BABIES AND MOTHERS ALIVE (BAMA) PROGRAM
In Uganda, 6,000 women die every year due to complications related to pregnancy and child birth. This means that every day, 16 women die. The thousands of orphans that are left behind, often trapped in a cycle of poverty, compound this tragedy.
The infant mortality rate in Uganda is 27 (per 1000 births). Compare that to the infant mortality rate of the US, which is 6. Infants die within 28 days of life as a result of infections, birth asphyxia, birth injuries and complications of pre-maturity.
Skilled providers at public, free health care facilities can prevent nearly all of these deaths with safe, low-tech interventions. The Babies and Mothers Alive (BAMA) Program is a vital partnership with the Ugandan Ministry of Health, the goal of which is to dramatically reduce maternal and newborn mortality and morbidity in the Rakai and Kyotera Districts of Uganda, an area where half a million people live.
After performing a Needs Assessment at all 25 health facilities providing maternal and newborn care, we developed a strategy that is improving maternal and newborn care at the health facility level. We focus on high impact, low cost interventions that are proven to be effective in reducing maternal and newborn deaths and serious injuries.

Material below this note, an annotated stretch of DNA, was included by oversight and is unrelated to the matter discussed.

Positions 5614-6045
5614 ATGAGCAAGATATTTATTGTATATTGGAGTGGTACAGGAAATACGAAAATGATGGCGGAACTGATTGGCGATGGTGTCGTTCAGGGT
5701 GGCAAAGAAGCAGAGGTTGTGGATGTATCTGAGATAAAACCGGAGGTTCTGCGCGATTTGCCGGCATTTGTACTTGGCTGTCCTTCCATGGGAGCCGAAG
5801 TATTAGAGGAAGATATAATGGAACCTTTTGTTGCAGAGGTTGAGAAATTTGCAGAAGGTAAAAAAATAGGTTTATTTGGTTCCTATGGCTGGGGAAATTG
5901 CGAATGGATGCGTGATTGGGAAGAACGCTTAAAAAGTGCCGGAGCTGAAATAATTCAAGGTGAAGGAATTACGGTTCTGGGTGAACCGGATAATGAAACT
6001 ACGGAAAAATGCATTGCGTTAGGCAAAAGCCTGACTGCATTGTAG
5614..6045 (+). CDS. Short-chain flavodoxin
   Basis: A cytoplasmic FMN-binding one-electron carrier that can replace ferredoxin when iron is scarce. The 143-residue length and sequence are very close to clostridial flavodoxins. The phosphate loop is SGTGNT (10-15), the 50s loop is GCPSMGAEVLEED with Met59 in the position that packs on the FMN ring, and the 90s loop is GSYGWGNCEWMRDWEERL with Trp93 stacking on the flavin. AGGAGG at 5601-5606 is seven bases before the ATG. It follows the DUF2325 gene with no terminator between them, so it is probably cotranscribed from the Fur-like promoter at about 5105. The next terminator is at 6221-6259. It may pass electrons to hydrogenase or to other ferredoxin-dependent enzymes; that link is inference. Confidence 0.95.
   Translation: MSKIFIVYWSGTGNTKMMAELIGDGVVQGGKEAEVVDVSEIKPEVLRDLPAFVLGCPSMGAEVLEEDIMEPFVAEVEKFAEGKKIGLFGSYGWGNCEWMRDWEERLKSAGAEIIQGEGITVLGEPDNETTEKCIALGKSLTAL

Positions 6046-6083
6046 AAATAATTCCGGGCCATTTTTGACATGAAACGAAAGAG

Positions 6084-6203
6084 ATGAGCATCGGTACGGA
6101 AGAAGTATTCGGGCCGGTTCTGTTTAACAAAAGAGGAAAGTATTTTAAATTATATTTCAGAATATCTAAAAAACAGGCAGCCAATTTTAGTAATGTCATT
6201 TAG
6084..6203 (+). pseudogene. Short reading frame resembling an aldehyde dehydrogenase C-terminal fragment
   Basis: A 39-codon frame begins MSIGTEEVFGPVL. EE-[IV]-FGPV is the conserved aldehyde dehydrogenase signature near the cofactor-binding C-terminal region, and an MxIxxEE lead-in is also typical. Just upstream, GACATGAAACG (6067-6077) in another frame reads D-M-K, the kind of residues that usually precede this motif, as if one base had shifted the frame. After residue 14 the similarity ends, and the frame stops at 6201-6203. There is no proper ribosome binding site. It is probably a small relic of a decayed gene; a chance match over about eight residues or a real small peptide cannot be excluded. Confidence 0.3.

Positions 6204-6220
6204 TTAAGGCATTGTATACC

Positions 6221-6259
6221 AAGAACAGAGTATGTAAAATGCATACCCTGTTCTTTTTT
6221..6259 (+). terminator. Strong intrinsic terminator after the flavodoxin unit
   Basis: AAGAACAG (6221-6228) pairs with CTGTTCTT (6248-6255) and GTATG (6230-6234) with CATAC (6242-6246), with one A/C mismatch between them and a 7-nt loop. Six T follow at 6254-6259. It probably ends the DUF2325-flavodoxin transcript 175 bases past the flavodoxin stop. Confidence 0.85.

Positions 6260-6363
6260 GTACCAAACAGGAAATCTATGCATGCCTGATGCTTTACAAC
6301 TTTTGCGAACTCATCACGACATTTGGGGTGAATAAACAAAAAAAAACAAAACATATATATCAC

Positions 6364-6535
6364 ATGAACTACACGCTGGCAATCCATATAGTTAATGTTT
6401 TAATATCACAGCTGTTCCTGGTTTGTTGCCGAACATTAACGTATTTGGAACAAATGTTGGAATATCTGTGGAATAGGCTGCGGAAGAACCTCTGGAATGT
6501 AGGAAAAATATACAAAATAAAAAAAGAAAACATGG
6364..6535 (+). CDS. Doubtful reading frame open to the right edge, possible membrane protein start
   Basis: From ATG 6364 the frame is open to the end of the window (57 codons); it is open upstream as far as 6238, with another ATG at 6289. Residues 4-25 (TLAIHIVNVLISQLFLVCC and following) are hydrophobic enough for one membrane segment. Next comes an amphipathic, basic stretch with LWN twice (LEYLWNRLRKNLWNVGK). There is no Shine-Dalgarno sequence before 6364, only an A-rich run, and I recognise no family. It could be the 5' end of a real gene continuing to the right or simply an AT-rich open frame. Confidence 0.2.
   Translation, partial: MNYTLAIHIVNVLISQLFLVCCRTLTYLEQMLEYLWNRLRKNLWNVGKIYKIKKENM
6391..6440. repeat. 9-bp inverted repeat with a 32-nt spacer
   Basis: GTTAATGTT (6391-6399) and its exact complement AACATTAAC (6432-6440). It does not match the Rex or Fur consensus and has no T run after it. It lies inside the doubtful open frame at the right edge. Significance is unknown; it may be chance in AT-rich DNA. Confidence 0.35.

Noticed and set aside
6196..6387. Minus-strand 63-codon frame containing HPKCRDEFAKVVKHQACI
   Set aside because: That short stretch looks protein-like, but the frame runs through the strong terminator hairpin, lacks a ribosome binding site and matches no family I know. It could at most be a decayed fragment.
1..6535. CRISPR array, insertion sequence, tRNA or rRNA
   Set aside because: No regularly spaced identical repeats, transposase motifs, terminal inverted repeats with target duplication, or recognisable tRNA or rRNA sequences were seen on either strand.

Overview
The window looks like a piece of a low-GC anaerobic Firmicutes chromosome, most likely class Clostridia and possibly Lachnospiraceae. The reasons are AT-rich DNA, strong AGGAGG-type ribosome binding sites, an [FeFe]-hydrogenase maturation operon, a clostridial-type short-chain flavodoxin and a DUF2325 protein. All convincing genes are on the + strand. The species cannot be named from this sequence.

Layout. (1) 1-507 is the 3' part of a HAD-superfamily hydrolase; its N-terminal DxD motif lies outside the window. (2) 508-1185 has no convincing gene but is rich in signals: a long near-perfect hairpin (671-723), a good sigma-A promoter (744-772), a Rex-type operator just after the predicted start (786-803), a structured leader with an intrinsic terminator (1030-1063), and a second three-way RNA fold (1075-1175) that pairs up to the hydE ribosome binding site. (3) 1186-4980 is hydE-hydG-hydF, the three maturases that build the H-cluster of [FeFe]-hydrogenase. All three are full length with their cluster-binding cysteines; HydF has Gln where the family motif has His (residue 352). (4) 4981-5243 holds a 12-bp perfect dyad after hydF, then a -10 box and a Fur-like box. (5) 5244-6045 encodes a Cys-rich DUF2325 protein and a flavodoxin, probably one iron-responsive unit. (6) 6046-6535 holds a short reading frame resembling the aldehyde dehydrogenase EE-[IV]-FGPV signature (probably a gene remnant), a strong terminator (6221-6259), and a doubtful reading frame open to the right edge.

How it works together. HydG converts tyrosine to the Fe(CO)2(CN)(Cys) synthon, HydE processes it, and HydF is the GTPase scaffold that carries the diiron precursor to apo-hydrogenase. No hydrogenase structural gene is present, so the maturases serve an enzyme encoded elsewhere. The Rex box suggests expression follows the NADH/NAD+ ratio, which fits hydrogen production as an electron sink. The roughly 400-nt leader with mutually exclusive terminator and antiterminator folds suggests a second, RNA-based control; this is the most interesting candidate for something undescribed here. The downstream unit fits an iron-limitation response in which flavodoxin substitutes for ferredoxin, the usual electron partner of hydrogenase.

Alongside our midwife and physician partners, we work to increase knowledge and skills of providers, while fostering a mother and baby friendly environment. In addition to the training and mentoring of health professionals, we are working to improve health care management practices and systems. We have trained 30 mentor midwives who work alongside their colleagues to improve the quality of care.
In Phase I, the BAMA Program covered all 25 public health facilities in the Rakai and Kyotera Districts that are designated providers of emergency obstetric and newborn care services. In Phase II, we have expanded our work to 23 Health Center IIs providing maternal and newborn care. We are also working to increase the demand for institutional obstetric care through the training of over one hundred Mama Ambassadors as well as through community health outreaches delivering care to thousands of women and their families and stressing the importance of delivering at our heath centers and hospitals rather than in their villages.
The video below, Why Did Mrs. X Die, tells the story of why our mothers, sisters, and daughters are dying and what we can do to avert this ongoing tragedy: